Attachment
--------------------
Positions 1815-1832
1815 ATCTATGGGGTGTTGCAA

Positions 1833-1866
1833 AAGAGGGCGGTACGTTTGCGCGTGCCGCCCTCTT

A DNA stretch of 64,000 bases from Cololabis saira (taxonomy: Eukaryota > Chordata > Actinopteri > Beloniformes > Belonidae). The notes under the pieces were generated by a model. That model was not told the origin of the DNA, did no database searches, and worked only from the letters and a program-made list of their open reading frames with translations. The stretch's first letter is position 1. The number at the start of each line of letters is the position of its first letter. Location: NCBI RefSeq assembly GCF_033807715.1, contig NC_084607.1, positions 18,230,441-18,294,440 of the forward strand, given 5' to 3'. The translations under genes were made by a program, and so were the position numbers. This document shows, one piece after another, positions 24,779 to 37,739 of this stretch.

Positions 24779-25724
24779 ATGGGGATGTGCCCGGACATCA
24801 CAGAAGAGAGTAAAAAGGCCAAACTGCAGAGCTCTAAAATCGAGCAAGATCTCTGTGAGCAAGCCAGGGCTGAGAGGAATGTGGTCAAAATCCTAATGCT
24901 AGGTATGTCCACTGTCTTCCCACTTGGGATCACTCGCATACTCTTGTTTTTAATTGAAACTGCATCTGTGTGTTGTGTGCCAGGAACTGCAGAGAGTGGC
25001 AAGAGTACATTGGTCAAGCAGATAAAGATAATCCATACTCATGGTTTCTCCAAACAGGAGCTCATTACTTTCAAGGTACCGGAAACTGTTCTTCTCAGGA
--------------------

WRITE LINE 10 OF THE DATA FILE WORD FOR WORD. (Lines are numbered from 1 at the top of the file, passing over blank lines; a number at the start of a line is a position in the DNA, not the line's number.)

25001 AAGAGTACATTGGTCAAGCAGATAAAGATAATCCATACTCATGGTTTCTCCAAACAGGAGCTCATTACTTTCAAGGTACCGGAAACTGTTCTTCTCAGGA